Sunday, November 28 2021
Paul’s imprisonment “served to advance the gospel” (Philippians 1:12). While many fear persecution, Christians can live by faith that God will work all things for good. In the letter to the Philippians, everyone knew that Paul was imprisoned for Christ and that spread the news of Christ. The apostle explained that the gospel had spread to the imperial guard because he was in prison for Christ (1:13). The imperial guard protected the emperor of Rome and often decided if an emperor would remain the emperor. The apostle concluded the epistle with greetings, “All the saints greet you, especially those of Caesar’s household” (4:22). Christians were now in the house of the most powerful governing authority on earth. Christians should not fear persecution for the gospel. God will work it out for good.
The apostle Paul recognized that other evangelists were much bolder to proclaim the gospel because the worst that had occurred was his imprisonment (Philippians 1:14). This is the work of God that every Christian should think of every life event or major world event is being worked ultimately for good (cf. Romans 8:28). The apostle noted that some contentious individuals were motivated to proclaim Christ by envy and rivalry (Philippians 1:15). Whether they were actual preachers or opponents, they spoke of Jesus Christ so they spread the message of Christ. Paul found reason to rejoice over this. He later described some Judaizers who spread false teachings as dogs and evildoers who mutilate the flesh and continue in the law requiring circumcision (3:2). These are those who walked as enemies of Christ (3:18). Some were proclaiming Christ from ill will and others from goodwill. Those who proclaimed the gospel from goodwill did so by love and recognized that Paul was there for the defense of the gospel (1:16). The Greek for “defense” is apologia for which Christians today study apologetics in defense of the gospel. The envious proclaimed the gospel from selfishness and without pure motives (1:17). Despite the negative motivations of some talking about Christ, the apostle rejoiced that the gospel was spread whether in pretense or in truth (1:18). Today, many church leaders are constantly disturbed by the spreading of error without recognizing the good of publicizing Jesus Christ.
Paul’s faith produced a positive outlook. He was confident of his deliverance from prison because of the prayers of the saints and the help of the Spirit of Christ (Philippians 1:19). Whether in life or death, he was committed to honoring Christ in his body with all courage in Christ (1:20). Paul declared, “For me, to live is Christ and to die is gain” (1:21). The apostle reasoned that if he stayed and lived then he would produce fruit, and if he died, then he would better to be with Christ (1:22–23). Paul saw himself living for the need of the saints (1:24). He was convinced that he would continue for them to further their joy in the faith so that they glory in Christ (1:25–26).
For all of this, Christians must live worthy of the gospel of Christ (Philippians 1:27). Christians strive in one spirit and with one soul side-by-side for the faith without fear of anyone who opposes believers (1:28). This is evidence from God of the destruction coming upon the enemies of Christ and evidence from God of salvation for the faithful (1:28). God granted this evidence of destruction and salvation. For this reason, Christians believe and suffer as this is the Christian’s conflict (1:29–30). Despite difficulties, Paul found reasons by faith to rejoice, pray, and give thanks in all circumstances (1 Thessalonians 5:16–18).
Do you think like Paul? Paul thinks like Christ. Do you find the positive working of God in hard times? Does your faith produce joy and hope in all circumstances? God is victorious and so are His people.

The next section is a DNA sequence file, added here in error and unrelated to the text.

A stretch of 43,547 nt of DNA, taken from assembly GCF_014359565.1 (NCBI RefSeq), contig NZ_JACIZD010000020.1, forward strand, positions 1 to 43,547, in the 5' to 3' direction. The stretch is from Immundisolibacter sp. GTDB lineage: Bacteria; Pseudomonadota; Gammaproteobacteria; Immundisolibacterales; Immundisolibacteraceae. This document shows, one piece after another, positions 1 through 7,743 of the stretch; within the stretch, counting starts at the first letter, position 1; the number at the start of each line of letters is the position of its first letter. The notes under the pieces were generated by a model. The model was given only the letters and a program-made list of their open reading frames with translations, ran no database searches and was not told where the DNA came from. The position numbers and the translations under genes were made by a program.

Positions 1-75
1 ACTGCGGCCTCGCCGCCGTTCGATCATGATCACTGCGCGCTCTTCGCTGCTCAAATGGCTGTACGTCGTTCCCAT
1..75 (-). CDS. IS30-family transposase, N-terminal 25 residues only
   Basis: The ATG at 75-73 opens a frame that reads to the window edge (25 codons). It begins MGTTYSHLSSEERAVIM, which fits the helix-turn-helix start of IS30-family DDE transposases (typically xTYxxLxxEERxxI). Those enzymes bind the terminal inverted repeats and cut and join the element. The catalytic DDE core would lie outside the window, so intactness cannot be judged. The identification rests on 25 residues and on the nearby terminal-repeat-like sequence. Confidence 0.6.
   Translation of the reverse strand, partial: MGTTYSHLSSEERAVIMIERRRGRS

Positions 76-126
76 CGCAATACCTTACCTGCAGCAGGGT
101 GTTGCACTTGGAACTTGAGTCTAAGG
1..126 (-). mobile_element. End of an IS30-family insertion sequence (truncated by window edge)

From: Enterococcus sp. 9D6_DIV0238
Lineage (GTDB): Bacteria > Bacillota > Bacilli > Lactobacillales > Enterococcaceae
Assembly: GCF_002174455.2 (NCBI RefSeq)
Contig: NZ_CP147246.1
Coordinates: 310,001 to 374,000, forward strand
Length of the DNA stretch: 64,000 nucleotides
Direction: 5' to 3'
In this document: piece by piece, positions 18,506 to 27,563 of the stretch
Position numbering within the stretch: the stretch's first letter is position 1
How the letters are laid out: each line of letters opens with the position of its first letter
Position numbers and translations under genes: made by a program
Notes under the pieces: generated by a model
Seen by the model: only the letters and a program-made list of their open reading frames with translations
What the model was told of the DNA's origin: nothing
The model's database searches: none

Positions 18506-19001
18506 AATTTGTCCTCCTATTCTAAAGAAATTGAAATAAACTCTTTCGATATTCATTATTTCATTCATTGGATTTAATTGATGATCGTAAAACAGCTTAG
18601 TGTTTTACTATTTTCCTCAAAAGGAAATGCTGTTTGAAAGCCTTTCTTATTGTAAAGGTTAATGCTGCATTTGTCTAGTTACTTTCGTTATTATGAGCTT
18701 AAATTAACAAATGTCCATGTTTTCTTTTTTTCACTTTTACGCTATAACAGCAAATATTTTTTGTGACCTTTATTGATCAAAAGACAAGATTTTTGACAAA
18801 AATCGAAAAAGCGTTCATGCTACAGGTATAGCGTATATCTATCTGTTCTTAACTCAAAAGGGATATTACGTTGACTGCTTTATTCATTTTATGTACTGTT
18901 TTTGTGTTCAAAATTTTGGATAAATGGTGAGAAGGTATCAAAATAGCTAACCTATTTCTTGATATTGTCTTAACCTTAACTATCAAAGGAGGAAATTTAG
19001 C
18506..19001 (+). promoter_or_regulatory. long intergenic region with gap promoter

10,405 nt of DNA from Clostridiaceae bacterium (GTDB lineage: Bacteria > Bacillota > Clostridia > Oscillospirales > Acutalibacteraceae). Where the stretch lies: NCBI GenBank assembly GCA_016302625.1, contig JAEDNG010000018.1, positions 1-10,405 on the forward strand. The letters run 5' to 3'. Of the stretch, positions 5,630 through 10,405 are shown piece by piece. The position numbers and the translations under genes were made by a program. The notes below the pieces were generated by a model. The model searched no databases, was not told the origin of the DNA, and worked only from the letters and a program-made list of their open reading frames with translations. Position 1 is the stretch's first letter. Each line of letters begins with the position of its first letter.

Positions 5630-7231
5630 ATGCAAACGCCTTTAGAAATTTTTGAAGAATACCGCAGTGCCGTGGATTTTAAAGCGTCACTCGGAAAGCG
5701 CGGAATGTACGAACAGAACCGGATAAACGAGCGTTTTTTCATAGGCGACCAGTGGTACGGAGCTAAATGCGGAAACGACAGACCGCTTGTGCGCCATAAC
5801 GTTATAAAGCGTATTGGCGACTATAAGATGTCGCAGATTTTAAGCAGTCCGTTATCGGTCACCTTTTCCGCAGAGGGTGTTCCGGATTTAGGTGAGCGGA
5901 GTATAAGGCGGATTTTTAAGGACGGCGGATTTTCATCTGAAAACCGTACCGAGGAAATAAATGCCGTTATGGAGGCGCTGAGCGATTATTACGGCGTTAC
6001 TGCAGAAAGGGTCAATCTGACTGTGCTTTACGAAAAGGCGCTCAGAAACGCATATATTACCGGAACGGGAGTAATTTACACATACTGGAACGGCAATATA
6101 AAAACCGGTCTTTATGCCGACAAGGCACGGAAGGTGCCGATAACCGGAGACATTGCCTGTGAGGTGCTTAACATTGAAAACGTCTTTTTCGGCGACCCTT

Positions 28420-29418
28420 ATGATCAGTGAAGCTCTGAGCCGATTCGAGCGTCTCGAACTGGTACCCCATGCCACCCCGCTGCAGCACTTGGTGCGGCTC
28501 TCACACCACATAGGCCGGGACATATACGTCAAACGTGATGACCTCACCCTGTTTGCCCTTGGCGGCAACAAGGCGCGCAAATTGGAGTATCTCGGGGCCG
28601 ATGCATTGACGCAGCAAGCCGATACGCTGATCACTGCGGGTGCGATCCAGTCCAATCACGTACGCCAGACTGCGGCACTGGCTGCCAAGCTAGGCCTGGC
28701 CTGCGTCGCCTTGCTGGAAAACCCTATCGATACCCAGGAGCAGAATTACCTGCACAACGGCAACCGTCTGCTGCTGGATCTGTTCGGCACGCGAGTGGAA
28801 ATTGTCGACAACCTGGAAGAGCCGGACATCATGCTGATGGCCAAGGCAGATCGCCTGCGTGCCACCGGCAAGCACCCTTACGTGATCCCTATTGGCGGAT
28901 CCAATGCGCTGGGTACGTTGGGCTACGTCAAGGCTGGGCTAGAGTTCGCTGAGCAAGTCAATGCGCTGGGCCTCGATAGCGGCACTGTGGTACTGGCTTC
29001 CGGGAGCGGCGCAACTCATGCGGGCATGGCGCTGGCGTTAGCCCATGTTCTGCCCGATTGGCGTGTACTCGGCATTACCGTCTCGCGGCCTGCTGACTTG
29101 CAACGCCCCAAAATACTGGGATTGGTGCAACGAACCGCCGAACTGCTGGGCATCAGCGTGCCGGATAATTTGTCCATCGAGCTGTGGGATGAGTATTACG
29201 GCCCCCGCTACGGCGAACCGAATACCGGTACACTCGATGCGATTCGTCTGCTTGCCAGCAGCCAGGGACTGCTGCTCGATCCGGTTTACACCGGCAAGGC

Sunday, November 21 2021
What encourages you and gives you great joy? The gospel message with its love and insight unites Christians and that unity is part of the joy of the Christian life. One way that Christians can all partake of the fruit of the gospel is by giving to missionaries and supporting missionaries in spreading the gospel. Everyone who gives to the mission of making disciples is also participating in making disciples. The epistle to the Philippians demonstrates the joy of the gospel and the church in unity as a great word of encouragement for Christians to take part in the great mission of the church.
The apostle Paul wrote Philippians to “the saints,” the holy ones, in Christ Jesus who are at Philippi “with the overseers and deacons” (Philippians 1:1). The congregation had grown to have mature leaders who were elders and deacons (cf. 1 Timothy 3). Paul continually blessed these saints with grace and peace from God the Father and Christ the Lord (1:2). The apostle Paul expressed, “I thank my God in all my remembrance of you, always in every prayer of mine for you all making my prayer with joy, because of your partnership in the gospel from the first day until now” (Philippians 1:3–5 ESV). Their partnership with Paul was giving in support of him to spread the gospel.
Giving in support of the gospel increases thanksgiving to God. Among the first to support Paul in spreading the gospel would have been Lydia and her household and the Philippian jailer and his house (Acts 16). The faithful at Philippi sent Paul financial support before any others to take the message of Jesus’s resurrection further throughout the world (Philippians 4:14–20). For this reason, the apostle encouraged them that he was sure God would complete His work in them on the day of Christ (1:6). For this reason, the apostle carried thanksgiving and joy with him having them “in his heart,” because they were partakers together of God’s grace (1:7).
Christians should have affection for one another because they support and encourage one another’s good works in proclaiming the gospel and sharing God’s love. Paul’s love for the church was increased because he could defend and confirm the gospel while enduring imprisonment (Philippians 1:7). The apostle claimed, “God is my witness,” as he often did, and in this place, he recognized God as the witness of his longing and affection for those Christians (1:8). God is the witness of the affection and love for others among Christians. The church of Philippi demonstrated that love and established that close connection by giving to Paul’s evangelistic works.